As a body is one though it has many parts, and all the parts of the body, though many, are one body, so also Christ. For in one Spirit we were all baptized into one body, whether Jews or Greeks, slaves or free persons, and we were all given to drink of one Spirit.

    This is a new image that Saint Paul uses. It is not found in the Old Testament. Paul is highlighting the unity of the Church within the multiplicity of members. As he writes also to the Romans: We, though many, are one body in Christ (12:5).

    We are the members of the Body of Christ. We are united among ourselves in virtue of our union with Christ, who is the head of the body. Our unity as members of the Church, our unity with one another, comes from Christ. We are brothers and sisters of different races, languages, and ethnicities, yet we are one because we have drunk, as Saint Paul says, of one Spirit. As head, Christ has filled the body with His divine life. He is the principle and source of our communion in love.

    It is important to remember these profound truths when there are disagreements or divisions in the Church, whether in parishes or other communities. We must always turn to Christ our head, the source of our unity. There were divisions and factions within the Christian community of Corinth. I imagine that is why Saint Paul came up with the image of the Church as the body of Christ, to teach the divided Christians to forsake their cliques. He called them to unity as one body in Christ.

    In our parishes and in our diocese, we must always be conscious of our unity as brothers and sisters in Christ and our unity in faith and mission. We must also be conscious of our unity within the universal Church. This week, I will be in Haiti with Catholic Relief Services as a member of the governing board of CRS. I look forward to visiting with our brothers and sisters who suffer extreme poverty in that poorest country of the Western hemisphere. The Church in Haiti and the Church in the United States are part of the one Body of Christ.

    I will always remember that the first decision I made as Bishop of Fort Wayne-South Bend was to take up the collection for the victims of the terrible earthquake in Haiti six years ago. It occurred on January 12, 2010, the day before I was installed as bishop here. It was a devastating disaster in which over 100,000 people were killed and over 1 million people left homeless. The country was in ruins. One of the purposes of our visit to Haiti this week is to see the many works of CRS in rebuilding homes and communities there.

    Back to the special collection in January   2010: I remember how edified I was to see the generosity of the people of my new diocese, your generosity — over ½ million dollars was collected here in our diocese that weekend to support the humanitarian work of CRS in the aftermath of the earthquake. This reminds me of the words of Saint Paul concerning the Church as the body of Christ: If one part suffers, all the parts suffer with it; if one part is honored, all the parts share its joy. I think today of the suffering Church in the Middle East. The persecuted Christians of Iraq and Syria, many of whom are refugees, are our brothers and sisters in Christ. Their suffering must be our suffering. We are called to compassion for them, to pray for these suffering members of the Body of Christ and to assist them, as we are also doing through the work of Catholic Relief Services.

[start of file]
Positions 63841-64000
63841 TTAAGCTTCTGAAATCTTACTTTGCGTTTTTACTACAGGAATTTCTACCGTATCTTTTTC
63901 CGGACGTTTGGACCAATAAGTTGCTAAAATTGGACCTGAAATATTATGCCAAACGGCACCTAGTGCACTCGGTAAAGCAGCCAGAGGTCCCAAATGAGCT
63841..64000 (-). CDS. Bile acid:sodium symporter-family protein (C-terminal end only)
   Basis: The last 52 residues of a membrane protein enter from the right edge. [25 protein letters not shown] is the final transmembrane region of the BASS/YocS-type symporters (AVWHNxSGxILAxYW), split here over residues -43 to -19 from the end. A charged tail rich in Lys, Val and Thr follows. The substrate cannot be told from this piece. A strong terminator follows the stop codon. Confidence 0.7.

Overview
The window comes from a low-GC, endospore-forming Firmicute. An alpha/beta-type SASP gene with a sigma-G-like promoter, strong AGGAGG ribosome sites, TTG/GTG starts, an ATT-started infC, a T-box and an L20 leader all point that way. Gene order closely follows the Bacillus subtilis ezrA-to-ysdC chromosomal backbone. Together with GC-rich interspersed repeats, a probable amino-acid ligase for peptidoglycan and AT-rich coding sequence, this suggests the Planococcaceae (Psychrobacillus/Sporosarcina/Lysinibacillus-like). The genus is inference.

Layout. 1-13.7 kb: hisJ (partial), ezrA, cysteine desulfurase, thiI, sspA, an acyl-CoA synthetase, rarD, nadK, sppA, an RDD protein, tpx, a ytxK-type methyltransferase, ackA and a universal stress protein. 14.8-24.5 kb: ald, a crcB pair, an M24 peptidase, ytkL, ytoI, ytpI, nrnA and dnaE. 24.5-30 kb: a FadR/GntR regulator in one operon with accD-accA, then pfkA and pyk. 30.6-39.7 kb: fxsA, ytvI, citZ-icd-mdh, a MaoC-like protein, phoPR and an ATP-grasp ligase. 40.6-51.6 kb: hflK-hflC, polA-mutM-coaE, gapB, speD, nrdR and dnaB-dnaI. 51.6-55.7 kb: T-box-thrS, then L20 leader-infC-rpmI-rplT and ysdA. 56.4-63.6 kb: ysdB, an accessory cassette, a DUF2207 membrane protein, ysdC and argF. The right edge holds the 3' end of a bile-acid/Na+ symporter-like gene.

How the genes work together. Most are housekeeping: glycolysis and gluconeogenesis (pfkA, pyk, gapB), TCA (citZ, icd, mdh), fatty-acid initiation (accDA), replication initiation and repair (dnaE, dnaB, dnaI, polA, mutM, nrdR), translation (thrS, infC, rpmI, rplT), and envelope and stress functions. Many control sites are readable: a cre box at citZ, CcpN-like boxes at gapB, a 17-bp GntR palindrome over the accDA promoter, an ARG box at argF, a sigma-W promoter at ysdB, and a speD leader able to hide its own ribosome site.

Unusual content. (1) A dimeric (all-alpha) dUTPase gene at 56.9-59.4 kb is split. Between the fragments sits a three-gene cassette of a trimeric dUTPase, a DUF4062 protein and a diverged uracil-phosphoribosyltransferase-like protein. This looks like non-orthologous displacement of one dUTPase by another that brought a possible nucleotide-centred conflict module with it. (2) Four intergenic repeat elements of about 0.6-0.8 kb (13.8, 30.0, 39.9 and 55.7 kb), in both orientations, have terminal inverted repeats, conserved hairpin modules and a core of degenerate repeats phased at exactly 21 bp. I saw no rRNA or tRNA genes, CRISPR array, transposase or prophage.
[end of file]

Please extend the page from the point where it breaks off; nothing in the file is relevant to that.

The Church is a living organism like the human body with various parts that carry out various functions. All are necessary. We have bishops, priests, deacons, religious, and laity. Together we are the Body of Christ with all our different gifts and charisms.

    Pope Pius XII used the phrase “Mystical Body of Christ”, a beautiful expression that emphasizes the spiritual life of the Church. What keeps and holds us together? The Holy Spirit! The Second Vatican Council taught: By communicating His Spirit, Christ made His brothers and sisters, called together from all nations, mystically the components of His own body (Lumen Gentium 7). We are held together by the Holy Spirit poured out upon us by Christ our Head. The Spirit builds us up in love.

    My episcopal motto Truth in Charity comes from Saint Paul’s letter to the Ephesians and is related to this theme of the Church as the Body of Christ. Saint Paul exhorts us to live the truth in love. He writes: Living the truth in love, we should grow in every way into Him who is the head, Christ (Eph 4:15). This is a question to ask ourselves often: are we living the truth in love? Do we practice what we teach? Are we growing into the full stature of Christ?

    When we reflect on this concept of the Church as the Body of Christ, we also recognize with Saint Paul the close connection of this idea with the Eucharist. The Church really becomes the Body of Christ in the Eucharist where we receive His Body and become His Body. We receive the true Body of Christ in a sacramental way in the Eucharist under the appearance of bread. Doing so, we are spiritually united to our head and to all the members of the Body. Thus we become one Body in Christ. This is why we can say that the Eucharist makes or builds the Church. Saint Thomas Aquinas taught that the Eucharist is the sacrament of the unity of the Church. It is the apex of the Church’s life.

    With these reflections, I invite you to think more deeply about the Church’s identity as more than a social group or organization. It is the Body of Christ. May the Lord help us to be His Body, the place where His love is manifest in the world!

    Posted on January 20, 2016, to:

  • The stained-glass artwork of the Magi’s visitation to the Christ Child is at St. Mary Church in Huntington. The stained glass is from the Royal Bavarian Art Institute in Germany, which crafted Gothic Revival artwork in stained-glass windows in churches throughout the world in the 1800s and early 1900s.

    The following is the text of the homily of Bishop Rhoades at the Christmas Mass during the Night at the Cathedral of the Immaculate Conception, Fort Wayne, on December 24, 2015: